ON SATURDAY morning the Australian football team butt heads with Honduras in the first of two games to decide who qualifies for the 2018 FIFA World Cup in Russia.
Kick-off in Australian time is roughly about 8am, there won't be much fanfare, but this is something Australian football fans will be used to. Late nights of watching European games are the norm and odd times of viewing are the norm.
Whatever the result after this first game, I bet my money the result will set up a heated and delightful return leg at ANZ Stadium in Sydney on Wednesday night.
The games against Honduras represent many things for football fans of various degrees, whether you are the casual follower or the die-hard.
On the surface, the games are simply a step to the biggest party in the world - the World Cup.
The fact the game will appear on free-to-air television at 7am is a real coup for the sport, making it more accessible for the general public and the casual observer.
Deeper, the game represents two completely different universes colliding - that of the humble battler Australian football mentality and Latin American flair and flamboyance.
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The atmosphere within the stadium in Honduras, the Estadio Olímpico Metropolitano, will be a completely foreign world and will provide for an outstanding experience on its own, if only through the television.
Nicknamed, "The Tomb”, the venue has been a bastion for the Honduras team, with just four losses at home in the past decade.
"The Tomb” is an apt name. Honduras fans are notorious for their passion, with many of the supporters painting their faces and wearing masks which resemble the dead.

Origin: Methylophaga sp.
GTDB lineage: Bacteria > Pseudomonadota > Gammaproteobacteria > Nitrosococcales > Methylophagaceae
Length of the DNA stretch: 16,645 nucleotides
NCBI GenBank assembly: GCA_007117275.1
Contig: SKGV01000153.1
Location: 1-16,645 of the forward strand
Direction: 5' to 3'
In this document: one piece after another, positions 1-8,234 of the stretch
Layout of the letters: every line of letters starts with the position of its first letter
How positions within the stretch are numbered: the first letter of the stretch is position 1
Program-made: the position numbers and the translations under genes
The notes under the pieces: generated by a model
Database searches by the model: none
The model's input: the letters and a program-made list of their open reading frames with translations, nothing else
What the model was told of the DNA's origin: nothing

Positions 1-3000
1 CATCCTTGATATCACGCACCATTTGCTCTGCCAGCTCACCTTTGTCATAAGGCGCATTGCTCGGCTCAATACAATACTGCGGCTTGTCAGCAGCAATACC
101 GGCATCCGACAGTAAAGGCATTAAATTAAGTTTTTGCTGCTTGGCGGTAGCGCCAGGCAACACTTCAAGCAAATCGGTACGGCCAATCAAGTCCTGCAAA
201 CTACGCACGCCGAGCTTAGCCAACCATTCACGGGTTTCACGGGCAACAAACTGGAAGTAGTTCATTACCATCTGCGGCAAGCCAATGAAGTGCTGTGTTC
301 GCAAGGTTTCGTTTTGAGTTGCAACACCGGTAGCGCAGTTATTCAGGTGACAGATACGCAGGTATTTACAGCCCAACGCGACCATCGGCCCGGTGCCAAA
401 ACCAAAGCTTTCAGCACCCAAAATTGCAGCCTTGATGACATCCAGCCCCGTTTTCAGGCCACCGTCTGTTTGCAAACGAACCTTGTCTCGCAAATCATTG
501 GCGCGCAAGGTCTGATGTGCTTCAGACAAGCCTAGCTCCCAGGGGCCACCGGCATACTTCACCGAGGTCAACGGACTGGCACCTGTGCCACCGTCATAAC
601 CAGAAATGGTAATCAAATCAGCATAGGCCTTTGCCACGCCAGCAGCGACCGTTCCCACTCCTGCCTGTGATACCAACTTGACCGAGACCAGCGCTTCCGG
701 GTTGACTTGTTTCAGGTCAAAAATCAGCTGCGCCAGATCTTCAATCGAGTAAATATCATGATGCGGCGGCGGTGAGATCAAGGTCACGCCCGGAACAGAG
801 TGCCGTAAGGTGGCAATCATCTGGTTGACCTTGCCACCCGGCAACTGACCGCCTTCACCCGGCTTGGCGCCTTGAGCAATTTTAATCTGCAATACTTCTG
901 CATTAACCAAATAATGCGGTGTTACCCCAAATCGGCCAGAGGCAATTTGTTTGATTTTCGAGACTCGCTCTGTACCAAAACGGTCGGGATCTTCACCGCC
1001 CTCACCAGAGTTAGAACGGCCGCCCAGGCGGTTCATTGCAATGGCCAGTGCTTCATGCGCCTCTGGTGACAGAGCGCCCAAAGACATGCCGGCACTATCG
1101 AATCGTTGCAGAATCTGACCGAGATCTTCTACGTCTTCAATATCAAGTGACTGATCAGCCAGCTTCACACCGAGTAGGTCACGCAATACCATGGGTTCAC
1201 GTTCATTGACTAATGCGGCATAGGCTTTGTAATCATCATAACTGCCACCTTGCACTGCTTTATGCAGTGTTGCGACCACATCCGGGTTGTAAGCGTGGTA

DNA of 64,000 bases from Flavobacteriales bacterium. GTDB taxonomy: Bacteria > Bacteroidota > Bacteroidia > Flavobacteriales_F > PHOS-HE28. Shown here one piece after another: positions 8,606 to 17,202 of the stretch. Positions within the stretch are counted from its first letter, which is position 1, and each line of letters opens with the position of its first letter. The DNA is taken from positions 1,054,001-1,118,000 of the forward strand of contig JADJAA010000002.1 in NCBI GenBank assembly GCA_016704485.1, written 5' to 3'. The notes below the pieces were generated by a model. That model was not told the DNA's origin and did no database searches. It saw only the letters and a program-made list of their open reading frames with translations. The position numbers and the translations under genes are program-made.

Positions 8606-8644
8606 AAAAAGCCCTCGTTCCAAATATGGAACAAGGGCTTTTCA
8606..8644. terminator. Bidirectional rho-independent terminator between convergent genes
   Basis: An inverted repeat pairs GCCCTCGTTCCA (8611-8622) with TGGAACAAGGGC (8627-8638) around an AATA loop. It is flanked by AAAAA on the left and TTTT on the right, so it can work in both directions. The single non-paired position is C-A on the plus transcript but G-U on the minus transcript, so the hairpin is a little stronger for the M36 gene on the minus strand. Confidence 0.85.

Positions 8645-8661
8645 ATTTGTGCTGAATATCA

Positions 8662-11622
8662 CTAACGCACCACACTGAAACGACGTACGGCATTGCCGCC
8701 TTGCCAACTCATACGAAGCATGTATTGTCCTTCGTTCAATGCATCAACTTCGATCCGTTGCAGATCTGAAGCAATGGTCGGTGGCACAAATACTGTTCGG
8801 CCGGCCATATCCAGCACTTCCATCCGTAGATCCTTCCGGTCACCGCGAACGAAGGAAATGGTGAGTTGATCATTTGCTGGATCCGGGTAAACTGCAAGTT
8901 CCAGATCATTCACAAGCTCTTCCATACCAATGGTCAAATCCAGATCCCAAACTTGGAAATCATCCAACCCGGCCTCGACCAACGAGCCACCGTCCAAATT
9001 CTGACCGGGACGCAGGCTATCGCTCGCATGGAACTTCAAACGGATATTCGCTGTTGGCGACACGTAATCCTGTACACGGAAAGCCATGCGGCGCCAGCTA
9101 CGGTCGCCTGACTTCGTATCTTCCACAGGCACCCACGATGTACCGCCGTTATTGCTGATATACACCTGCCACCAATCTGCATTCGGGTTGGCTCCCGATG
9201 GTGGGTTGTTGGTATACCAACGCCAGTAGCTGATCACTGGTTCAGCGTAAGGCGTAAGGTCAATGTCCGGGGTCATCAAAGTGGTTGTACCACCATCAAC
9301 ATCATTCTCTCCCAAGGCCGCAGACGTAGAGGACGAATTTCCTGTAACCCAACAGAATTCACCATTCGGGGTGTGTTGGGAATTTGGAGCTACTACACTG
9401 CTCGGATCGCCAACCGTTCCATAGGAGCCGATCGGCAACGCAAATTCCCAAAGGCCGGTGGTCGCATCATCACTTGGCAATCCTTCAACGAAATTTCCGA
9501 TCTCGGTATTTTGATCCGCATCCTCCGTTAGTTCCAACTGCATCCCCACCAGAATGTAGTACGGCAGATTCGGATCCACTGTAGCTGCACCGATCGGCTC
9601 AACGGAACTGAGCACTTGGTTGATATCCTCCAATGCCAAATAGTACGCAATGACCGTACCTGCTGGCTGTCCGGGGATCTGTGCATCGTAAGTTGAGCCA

Central American cultures often honour death and the dead, and from the outside it can create an intimidating impact at face value.
Former Socceroos boss Holger Osieck recounted his time at the helm of Canada, when the North American nation faced Honduras.
"At times it's hell, you cannot imagine what happens there,” he said.
In contrast, as Australians, we are guilty of having a very passive sporting support culture.
Australian authorities, for example, have struggled to understand why A-League fans refuse to sit down during games, in contrast to supporters of other codes who choose to sit quietly and chew their food.
It has taken years for our authorities to come to grips with what it means to be a football fan - active support is integral to the game. A-League teams such as those in Sydney and Melbourne lead the way.
The national team supporters, however, have never been able to replicate that supporter passion.
In Australia, foreign teams have performed well, perhaps partly because the atmosphere is just not as intimidating as elsewhere - our lack of passionate support is a stone in our shoe.
My heart wants Australia, ranked 43rd, to win out over their 69th-ranked opposition.
My gut tells me Honduras will handle the occasion better. Their players are hardened by pressure-cooker games of the do-or-die Central and North American qualifying competition.
If Australia lose, there will be a call for Australian self-reflection and internal reform, but that's an opinion for another day. This game will be epic.
Australia take on Honduras at 7am Saturday morning, with the return leg scheduled for 7pm Wednesday night.